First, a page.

Introduction Nephrotic syndrome is kidney disease with proteinuria, hypoalbuminemia, and edema. Nephrotic range proteinuria is 3 grams per day or more Nephrotic syndrome may affect adults and children, of both sexes and of any race
Nephrotic syndrome (NS) Classification • Nephrotic syndrome can be primary, being a disease specific to the kidneys, or it can be secondary, being a renal manifestation of a systemic general illness • In all cases, injury to glomeruli is an essential feature
Primary causes of nephrotic syndrome (NS) Include, in approximate order of frequency : • Minimal-change nephropathy • Focal glomerulosclerosis • Membranous nephropathy • Hereditary nephropathies
Secondary causes of NS Include, again in order of approximate frequency : • Diabetes mellitus • Lupus erythematosus • Amyloidosis and paraproteinemias • Viral infections (eg, hepatitis B, hepatitis C, human immunodeficiency virus [HIV] ) • Preeclampsia
Minimal change disease • Most common cause of the nephrotic syndrome (NS) in children • ~10-15% of NS in adults, third most common after MN and FSGS • More common in Hispanics, Asians, Arabs and Caucasians • Clinical and pathologicalentity defined by selective proteinuria and hypoalbuminemiathat occurs in the absence of • cellular glomerular infiltratesor • immunoglobulin deposits
NS in infancy and childhood is an important entity • A study from New Zealand found the incidence of nephrotic syndrome to be almost 20 cases per million children under age 15 years 1 • In specific populations, such as those of Finnish or Mennonite origin, congenital nephrotic syndrome may occur in 1 in 10,000 or 1 in 500 births, respectively 2 • 1. J Paediatr Child Health. May 2007;43(5):337-41 • 2. Pediatr Nephrol. Dec 2004;19(12):1313-8
According to the International Study of Kidney Diseases in Childhood (ISKDC) • 84.5% of all children with primary nephrotic syndrome have minimal-change nephrotic syndrome (MCNS) • 9.5% have focal segmental glomerulosclerosis (FSGS) • 2.5% have mesangial proliferation, and • 3.5% have membranous nephropathy or another cause of the disease 1,2 • MCNS remains the most important cause of chronic renal disease in children • 1. Kidney Int. Dec 1981;20(6):765-71 • 2. J Pediatr. Apr 1981;98(4):561-4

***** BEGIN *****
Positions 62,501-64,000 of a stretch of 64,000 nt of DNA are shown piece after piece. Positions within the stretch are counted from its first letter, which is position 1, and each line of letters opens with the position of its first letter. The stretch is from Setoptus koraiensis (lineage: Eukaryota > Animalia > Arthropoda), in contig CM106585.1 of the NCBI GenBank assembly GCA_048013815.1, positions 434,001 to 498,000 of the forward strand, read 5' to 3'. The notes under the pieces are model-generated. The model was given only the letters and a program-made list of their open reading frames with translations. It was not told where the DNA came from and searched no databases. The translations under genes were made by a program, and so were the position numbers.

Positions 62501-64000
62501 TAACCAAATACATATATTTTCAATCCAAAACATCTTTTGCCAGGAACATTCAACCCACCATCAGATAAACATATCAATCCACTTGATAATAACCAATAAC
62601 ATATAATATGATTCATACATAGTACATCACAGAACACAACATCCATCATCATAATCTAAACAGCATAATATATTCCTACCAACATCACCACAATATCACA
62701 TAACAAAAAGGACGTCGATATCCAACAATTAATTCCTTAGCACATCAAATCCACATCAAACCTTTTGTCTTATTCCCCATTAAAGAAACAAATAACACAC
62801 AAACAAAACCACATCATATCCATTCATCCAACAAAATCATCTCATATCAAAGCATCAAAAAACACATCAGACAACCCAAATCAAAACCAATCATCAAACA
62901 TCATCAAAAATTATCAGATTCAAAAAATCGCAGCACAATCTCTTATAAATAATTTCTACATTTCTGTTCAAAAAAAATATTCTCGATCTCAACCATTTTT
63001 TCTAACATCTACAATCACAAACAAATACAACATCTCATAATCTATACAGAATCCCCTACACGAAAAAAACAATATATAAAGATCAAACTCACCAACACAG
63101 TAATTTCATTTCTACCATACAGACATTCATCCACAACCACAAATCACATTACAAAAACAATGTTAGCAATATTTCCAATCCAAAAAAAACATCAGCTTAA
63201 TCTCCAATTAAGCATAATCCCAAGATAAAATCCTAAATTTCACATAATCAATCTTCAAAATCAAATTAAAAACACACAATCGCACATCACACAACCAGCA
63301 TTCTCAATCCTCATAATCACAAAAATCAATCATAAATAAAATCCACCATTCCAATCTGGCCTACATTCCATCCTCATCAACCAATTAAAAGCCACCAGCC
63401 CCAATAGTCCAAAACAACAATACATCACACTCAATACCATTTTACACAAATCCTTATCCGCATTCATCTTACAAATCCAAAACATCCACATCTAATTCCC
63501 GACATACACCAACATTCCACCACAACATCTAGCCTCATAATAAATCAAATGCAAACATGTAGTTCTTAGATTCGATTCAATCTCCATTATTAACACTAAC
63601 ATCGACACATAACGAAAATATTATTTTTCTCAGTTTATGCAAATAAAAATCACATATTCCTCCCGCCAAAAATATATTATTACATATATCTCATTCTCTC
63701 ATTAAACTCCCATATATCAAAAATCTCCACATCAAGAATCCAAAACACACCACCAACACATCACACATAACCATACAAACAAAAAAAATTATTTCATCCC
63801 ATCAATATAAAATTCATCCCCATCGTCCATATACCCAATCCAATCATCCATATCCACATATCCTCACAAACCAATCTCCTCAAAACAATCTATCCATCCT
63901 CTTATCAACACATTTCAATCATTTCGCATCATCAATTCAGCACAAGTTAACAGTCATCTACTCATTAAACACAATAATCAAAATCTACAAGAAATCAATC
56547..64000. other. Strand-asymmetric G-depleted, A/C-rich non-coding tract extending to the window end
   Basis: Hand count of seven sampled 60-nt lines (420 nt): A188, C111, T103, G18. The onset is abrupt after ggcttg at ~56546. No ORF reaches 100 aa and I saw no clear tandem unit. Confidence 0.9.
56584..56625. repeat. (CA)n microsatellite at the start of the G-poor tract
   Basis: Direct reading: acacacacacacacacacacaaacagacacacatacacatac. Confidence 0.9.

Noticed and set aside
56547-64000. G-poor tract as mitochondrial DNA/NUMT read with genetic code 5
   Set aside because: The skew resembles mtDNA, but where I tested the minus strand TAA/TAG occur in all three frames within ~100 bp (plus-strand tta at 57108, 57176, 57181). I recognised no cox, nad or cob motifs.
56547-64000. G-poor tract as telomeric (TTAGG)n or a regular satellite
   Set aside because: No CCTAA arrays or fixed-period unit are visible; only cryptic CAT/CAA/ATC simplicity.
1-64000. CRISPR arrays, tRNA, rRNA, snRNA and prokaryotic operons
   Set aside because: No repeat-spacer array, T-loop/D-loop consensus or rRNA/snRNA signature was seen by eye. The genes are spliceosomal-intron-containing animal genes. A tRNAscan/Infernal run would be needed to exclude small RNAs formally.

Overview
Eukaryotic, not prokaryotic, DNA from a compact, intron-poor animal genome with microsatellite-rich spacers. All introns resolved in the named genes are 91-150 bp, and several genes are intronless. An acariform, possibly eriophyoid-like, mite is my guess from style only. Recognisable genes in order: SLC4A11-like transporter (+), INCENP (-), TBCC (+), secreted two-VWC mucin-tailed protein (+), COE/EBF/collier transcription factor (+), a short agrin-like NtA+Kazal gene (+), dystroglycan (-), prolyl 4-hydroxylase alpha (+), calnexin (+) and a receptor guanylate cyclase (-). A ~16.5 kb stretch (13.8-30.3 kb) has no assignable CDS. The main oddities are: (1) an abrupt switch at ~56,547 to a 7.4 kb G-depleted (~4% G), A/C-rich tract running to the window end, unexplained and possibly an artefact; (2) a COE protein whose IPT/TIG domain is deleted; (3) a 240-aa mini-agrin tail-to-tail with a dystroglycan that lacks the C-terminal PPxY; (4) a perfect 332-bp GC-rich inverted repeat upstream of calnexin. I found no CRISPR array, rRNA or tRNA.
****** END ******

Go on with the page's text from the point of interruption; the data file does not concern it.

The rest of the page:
Pathophysiology • Primary urine is formed through the filtration of plasma fluid across the glomerular barrier; the glomerular filtration rate (GFR) is 125 mL/min • The plasma flow rate (Qp) is close to 700 mL/min, with the filtration fraction being 20% • The concentration of albumin in serum is 40 g/L, while the estimated concentration of albumin in primary urine is 4 mg/L, or 0.1% of its concentration in plasma GBM = glomerular basement membrane; Endo = fenestrated endothelial cells; ESL = endothelial cell surface layer (often referred to as the glycocalyx).
The barriers that keep protein and blood cells out of the urine. These are the endothelial cell, basement membrane and epithelial cell (podocyte). The epithelial cell (podocyte) seems to be most important. Injury to these barriers causes proteinuria and hematuria
Pathophysiology (contd.) • The glomerular structural changes that may cause proteinuria are - (1) damage to the endothelial surface, - (2) damage to the glomerular basement membrane, - and/or (3) damage of the podocytes • In congenital nephrotic syndrome, the gene for nephrin, a protein of the filtration slit, is mutated, leading to nephrotic syndrome in infancy
Pathophysiology (contd.) • Albuminuria alone may occur, or, with greater injury, leakage of all plasma proteins, (ie, proteinuria) may take place • Proteinuria that is more than 85% albumin is selective proteinuria • In minimal-change nephropathy, proteinuria is selective
Pathogenesis of edema • An increase in glomerular permeability leads to albuminuria and eventually to hypoalbuminemia • In turn, hypoalbuminemia lowers the plasma colloid osmotic pressure, causing greater transcapillary filtration of water throughout the body and thus the development of edema • A reduction in plasma volume, with a secondary increase of sodium and water retention by the kidneys